It’s no secret that 2019 is quickly gearing up to be one of the biggest years in blockbuster movie history.  With Captain Marvel having just released two weeks previous, and the 2019 reboot of Hellboy due out in 3 weeks with Avengers: Endgame to follow swiftly after, there’s no debate that we as moviegoers and as comic book fans are about to be washed over by a flood of new comic book movies.

Throwing their hat into the mix, DC Comics has finally brought a long-time fan-requested favorite to the big screen with “Shazam”, formerly known as Captain Marvel (but that’s a whole other story).  Starring Zachary Levi as the titular hero Shazam, the movie quickly gained the approval of fans through their trailers and TV spots, boasting a lighter tone than previous DC Comics-inspired films.  While Disney has been fortunate to enjoy consistent success across their multitude of Marvel Studios films since purchasing the rights in 2013, Warner Brothers’ DC Comics films have been extremely divisive, to say the least.  Critics and audiences alike have been disputing the merits of a darker, grittier approach to juxtapose the lighter fanfare of the Marvel movies, while others have been clamoring for something less serious and brooding with more color infused into the world they’re depicting.  “Aquaman”, which has recently enjoyed monumental global success and become the highest grossing DC Comics movie of all time, was the first to take a lighter approach to the DC characters in their shared universe and has been met positively. So, where does “Shazam” fall on the scale?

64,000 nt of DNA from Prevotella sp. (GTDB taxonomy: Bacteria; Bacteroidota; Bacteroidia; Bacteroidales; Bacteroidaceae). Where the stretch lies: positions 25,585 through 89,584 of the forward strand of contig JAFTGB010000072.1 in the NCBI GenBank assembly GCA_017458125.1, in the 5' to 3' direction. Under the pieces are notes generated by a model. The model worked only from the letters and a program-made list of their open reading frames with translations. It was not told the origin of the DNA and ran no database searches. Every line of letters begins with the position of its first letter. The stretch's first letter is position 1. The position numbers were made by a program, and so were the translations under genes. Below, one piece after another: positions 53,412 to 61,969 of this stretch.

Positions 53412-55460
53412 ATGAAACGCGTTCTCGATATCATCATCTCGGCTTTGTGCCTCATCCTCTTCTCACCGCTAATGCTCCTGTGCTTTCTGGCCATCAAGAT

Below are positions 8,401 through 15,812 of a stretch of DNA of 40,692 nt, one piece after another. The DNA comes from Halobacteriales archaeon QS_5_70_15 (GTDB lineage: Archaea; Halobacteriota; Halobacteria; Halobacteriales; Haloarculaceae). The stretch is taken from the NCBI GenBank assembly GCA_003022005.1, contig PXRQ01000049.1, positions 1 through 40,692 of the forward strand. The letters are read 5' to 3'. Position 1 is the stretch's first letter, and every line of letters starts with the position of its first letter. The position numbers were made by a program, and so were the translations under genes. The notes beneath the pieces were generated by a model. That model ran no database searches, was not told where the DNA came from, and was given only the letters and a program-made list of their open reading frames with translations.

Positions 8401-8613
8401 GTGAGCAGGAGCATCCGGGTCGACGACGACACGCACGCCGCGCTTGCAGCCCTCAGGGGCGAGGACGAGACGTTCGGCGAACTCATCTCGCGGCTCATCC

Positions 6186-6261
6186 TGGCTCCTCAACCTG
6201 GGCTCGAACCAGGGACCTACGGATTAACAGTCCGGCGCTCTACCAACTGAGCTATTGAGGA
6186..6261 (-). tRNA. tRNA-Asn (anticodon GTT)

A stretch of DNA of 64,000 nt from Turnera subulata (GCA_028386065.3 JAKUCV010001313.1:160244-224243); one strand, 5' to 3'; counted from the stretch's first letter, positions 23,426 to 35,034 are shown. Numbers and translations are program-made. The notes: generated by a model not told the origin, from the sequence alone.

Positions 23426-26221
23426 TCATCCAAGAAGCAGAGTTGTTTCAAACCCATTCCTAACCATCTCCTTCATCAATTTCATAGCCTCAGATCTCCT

Directed by David F. Sandberg, made famous for directing horror films such as “Lights Out” and “Annabelle: Creation”, one might assume that he would follow in the darker footsteps of DC Comics directors like Zack Snyder, David Ayer, or even Tim Burton.  And in sporadic moments throughout the film, he certainly does, but how can you help yourself when dealing with sinister villains like the Seven Deadly Sins. However, Sandberg embraces the opportunity that a character like Shazam presents and showcases the fun of what would happen if a 14-year-old boy suddenly found himself with the ability to transform into a full-grown man with super strength, speed, invulnerability, and flight just by speaking a magic word.  Even though the character of Billy Batson is an orphan who has bounced across foster homes and developed a fairly large chip on his shoulder, the film doesn’t make the mistake of turning him into a bratty delinquent that audiences would have difficulty rooting for. Instead, Billy Batson is very much conveyed as a typical teenager with the same fears and insecurities that any teen would have, but must quickly learn and grow to discover the inner strength to become the hero he needs to be.  Showing this growth, both as an individual and as part of his new family, is what gets you invested in the character of Billy Batson from beginning to end.